- Make sure that all verbally agreed upon points are covered in the written contract with the roofing contractor and that documentation for all repairs is properly noted.
- Investigate the track record of the roofing contractor you're considering hiring – check online reviews and references personally.
- Collect a business card from the contractor; if a business address is listed, consider stopping by the office.
One of the best features of home warranties, especially as it relates to roofing contractors, is that contractors servicing home warranty companies and their clients are:
- Pre-screened for licensing and insurance as required by their respective states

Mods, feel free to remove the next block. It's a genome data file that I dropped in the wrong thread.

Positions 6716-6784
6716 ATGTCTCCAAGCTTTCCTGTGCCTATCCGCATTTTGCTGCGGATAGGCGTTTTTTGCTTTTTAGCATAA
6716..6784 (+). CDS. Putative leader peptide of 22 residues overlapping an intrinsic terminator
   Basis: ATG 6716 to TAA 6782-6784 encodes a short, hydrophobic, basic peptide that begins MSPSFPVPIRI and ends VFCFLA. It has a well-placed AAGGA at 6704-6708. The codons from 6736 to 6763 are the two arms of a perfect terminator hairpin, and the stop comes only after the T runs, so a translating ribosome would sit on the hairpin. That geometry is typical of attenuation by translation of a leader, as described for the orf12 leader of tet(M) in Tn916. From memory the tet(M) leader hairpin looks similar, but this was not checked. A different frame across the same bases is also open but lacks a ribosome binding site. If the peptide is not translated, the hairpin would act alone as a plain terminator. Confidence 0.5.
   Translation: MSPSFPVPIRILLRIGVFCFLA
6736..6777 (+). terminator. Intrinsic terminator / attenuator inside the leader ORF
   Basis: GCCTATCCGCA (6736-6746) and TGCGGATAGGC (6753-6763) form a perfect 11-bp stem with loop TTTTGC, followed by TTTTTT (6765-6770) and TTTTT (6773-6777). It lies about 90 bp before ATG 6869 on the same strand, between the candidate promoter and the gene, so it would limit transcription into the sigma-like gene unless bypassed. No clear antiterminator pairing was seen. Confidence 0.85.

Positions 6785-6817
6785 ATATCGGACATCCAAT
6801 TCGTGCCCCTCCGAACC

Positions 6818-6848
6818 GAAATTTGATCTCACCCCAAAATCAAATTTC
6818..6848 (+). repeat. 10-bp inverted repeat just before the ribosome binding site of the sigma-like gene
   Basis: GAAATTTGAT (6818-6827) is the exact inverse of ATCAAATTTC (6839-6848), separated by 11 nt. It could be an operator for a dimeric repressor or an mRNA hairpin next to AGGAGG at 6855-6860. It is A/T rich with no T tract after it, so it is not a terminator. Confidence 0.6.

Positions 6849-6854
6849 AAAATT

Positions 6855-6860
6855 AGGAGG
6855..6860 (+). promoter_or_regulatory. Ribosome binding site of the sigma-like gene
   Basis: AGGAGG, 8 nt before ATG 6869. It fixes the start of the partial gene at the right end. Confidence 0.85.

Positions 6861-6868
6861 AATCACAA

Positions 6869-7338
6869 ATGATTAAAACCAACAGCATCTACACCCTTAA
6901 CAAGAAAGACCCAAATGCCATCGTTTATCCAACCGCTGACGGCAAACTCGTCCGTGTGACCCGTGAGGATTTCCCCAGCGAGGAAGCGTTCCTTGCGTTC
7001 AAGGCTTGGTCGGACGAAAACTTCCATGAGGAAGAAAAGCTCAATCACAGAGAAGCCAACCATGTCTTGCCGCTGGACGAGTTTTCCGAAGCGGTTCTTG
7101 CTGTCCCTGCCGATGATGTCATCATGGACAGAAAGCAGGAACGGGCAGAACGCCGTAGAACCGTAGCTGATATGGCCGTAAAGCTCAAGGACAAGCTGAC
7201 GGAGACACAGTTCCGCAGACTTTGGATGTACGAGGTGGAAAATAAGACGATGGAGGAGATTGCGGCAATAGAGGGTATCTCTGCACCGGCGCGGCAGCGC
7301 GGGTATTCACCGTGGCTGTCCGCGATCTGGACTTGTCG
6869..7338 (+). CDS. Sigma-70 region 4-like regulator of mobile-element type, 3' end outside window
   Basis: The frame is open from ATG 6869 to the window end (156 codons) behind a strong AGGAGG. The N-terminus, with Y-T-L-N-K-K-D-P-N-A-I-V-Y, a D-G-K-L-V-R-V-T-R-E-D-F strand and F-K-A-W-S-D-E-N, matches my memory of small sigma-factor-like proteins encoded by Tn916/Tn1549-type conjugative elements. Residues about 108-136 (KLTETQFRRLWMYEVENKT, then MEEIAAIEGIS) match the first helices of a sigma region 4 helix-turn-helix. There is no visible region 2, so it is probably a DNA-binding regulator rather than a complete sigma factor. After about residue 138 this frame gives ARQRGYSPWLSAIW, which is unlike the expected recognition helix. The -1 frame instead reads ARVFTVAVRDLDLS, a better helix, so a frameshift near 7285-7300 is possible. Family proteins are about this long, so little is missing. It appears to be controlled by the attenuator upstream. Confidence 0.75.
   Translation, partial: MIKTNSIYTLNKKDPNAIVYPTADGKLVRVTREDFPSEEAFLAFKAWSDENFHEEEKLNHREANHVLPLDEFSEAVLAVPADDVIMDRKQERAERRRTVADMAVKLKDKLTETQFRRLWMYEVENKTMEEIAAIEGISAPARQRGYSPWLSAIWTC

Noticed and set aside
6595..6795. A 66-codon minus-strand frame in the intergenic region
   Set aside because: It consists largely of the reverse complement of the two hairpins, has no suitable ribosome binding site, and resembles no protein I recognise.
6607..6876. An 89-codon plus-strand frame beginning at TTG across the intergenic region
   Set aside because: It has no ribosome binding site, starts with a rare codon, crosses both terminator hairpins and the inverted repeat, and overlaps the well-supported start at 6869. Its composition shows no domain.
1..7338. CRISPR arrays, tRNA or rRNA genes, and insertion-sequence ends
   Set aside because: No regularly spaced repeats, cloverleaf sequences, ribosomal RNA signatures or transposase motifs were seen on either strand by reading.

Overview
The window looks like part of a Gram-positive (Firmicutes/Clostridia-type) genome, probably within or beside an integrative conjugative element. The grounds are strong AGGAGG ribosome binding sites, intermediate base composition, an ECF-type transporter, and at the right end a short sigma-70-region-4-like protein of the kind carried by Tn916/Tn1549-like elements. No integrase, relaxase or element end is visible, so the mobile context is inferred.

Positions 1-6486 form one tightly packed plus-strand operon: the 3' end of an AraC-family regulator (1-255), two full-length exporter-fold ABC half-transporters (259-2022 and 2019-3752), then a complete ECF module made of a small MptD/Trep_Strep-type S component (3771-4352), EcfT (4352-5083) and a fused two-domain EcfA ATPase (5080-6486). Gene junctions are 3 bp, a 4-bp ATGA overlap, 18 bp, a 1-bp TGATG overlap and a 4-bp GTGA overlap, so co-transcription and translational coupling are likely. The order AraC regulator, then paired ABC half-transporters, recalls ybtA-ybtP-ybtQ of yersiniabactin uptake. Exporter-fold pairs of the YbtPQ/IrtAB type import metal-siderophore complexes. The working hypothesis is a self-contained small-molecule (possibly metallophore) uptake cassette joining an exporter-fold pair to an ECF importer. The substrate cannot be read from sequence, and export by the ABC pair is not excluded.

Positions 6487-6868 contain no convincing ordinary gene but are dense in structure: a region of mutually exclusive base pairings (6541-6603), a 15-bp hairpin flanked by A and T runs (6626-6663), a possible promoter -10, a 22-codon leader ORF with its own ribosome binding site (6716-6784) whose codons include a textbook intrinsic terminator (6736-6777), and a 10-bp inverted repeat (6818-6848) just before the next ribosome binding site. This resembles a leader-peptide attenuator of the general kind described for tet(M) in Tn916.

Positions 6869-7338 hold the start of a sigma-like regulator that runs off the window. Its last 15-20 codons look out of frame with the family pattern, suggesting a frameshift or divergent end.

- Regularly monitored and evaluated for their performance
- Graded and rewarded for the quality of their work
- Backed by the home warranty company on covered repairs
Using a contractor through a home service company instead of someone off the street advising you on repairs you need will drastically mitigate potential scams you may fall victim to by a random roofing contractor soliciting you.
While some home warranties offer limited roof protection and leak coverage, it's important to remember that no home warranty will cover any pre-existing conditions. The roof protection and leak coverage options available through home warranties are rare and fairly limited. Most cover patches for small leaks, and none (that we know of) cover partial or entire roof replacement.
Chances are, if you are purchasing a home warranty solely for its roof repair and protection options, you will not be very satisfied. Home warranty contracts work best when properly used and understood, which is why it's important to compare plan details.